With the holidays upon us, parents are making a list and checking it twice. And that list seems to be getting longer … while the bank account gets smaller.
That often happens when kids catch an acute case of FOMO during the holiday season. The “Fear of Missing Out” includes not getting some of the gifts they want, or the latest, cool things their friends are receiving.
So mom and dad go way over the family budget. They hit the credit cards, and the holiday bills climb. After all, overspending on gifts and beginning the New Year with added debt is as much a holiday tradition as mistletoe and stockings hung by the chimney with care.
“Many adults annually prove they have not learned their lesson, and it’s an expensive one that keeps adding up,” says Jeff Dixson (www.nwfts.net), a financial educator and author of Winning The Retirement Game.
“Discipline is a prerequisite for financial stability, and this kind of chronic overspending of money they don’t really have certainly doesn’t bode well for a family budget, let alone a retirement plan. But habits can change, and the sooner the better.”
Dixson gives four tips for how to keep holiday shopping reasonable and avoid excessive debt:
• Look at the big picture. Credit card use means putting off paying for something you didn’t have the money for. So forecast what that mounting credit card bill will add to your regular monthly expenses. “The long-term pain isn’t worth the short-term gain of getting the kids everything they wanted and more,” Dixson says. “Seeing their smiles on Christmas morning is nice, but you also have to see on paper the money crunch ahead; that can act as a deterrent.”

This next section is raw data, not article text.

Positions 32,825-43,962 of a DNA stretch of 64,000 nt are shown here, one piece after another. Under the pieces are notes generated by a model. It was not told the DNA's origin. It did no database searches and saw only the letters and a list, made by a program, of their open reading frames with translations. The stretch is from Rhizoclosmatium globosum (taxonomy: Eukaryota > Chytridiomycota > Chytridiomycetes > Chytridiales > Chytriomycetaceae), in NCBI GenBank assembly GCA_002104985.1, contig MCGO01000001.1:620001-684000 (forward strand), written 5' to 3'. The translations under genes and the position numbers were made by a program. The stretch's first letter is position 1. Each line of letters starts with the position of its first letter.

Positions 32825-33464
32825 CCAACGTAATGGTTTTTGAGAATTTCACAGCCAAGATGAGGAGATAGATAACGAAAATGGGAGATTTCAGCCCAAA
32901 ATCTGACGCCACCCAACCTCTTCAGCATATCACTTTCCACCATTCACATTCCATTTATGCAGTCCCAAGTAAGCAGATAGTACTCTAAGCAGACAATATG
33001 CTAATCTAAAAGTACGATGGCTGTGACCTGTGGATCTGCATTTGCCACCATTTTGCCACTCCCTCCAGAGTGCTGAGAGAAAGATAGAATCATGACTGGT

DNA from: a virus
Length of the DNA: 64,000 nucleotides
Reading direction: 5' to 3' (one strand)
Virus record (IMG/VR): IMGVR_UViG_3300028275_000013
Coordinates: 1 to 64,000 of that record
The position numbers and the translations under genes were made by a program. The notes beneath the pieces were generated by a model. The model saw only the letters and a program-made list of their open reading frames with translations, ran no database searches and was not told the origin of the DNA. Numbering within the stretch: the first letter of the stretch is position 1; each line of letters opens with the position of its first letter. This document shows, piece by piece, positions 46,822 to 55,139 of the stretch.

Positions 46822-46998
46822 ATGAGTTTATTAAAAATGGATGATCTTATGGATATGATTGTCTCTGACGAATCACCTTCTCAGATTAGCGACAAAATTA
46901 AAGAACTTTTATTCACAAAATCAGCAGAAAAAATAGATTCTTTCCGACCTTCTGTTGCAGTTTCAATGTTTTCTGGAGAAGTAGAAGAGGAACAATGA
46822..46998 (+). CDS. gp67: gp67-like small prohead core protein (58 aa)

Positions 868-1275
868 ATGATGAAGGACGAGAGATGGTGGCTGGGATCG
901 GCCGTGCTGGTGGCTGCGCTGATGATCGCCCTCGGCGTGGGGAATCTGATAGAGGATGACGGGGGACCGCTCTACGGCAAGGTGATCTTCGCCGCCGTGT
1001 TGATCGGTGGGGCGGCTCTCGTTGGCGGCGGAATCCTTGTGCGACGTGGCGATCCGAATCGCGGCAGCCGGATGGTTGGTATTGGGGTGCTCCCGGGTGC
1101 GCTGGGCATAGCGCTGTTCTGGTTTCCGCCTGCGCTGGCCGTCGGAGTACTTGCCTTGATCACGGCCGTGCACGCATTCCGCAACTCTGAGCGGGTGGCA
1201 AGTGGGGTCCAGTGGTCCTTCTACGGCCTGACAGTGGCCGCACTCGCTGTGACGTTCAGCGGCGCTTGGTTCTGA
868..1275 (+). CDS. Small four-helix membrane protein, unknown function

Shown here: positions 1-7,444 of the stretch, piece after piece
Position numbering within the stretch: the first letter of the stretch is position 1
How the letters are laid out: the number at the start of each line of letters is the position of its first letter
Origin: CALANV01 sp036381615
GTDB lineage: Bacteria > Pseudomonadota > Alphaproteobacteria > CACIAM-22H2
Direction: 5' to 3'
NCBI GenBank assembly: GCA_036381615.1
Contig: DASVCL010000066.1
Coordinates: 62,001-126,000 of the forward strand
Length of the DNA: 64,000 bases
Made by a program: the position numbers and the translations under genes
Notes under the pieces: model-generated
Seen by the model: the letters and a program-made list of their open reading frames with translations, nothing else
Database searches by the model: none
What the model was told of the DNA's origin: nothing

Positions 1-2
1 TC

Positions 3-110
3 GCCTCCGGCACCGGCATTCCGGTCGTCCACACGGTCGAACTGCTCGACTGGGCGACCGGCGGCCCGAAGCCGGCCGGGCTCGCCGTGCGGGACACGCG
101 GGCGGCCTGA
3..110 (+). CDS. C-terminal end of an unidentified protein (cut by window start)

• Use one card. If you must use a credit card, Dixson says, put the rest of your cards aside and use the one with the lowest interest rate. This also makes it easier to track your spending. “If the one card is included in your budget, fine, but remember you’re paying interest each month,” Dixson says. “You need to impose a holiday limit on the card.”
• Make a real budget. It’s the easiest thing to do before all the shopping. Set up a budget each year as to what you can afford to spend (for example, $600 = $50 per month) and set this aside each month in order to have the money you expect to spend. But for many people it’s the hardest thing to execute when they’re out shopping. “They lose will power,” Dixson says. “It gets to be a little like gambling; you have to decide how much you can afford to lose, or how much you’ll go over without being totally stretched in January and beyond.”
• Make it a teaching moment. The holidays are a great time to teach your kids about money, a lesson that could last a lifetime. It’s not a matter of being Scrooge; it’s about showing them money doesn’t grow on Christmas trees. Most families have budgets, and part of being responsible means not over-spending. “The greater good of the family is served rather than immediate gratification,” Dixson says. “They’ll learn something meaningful about money, appreciation and responsibility that will stay with them when they have families of their own.”
“If more parents could apply these forms of financial discipline during the holidays,” Dixson says, “it would greatly help them develop a long-term financial plan, as well as greatly help their kids.”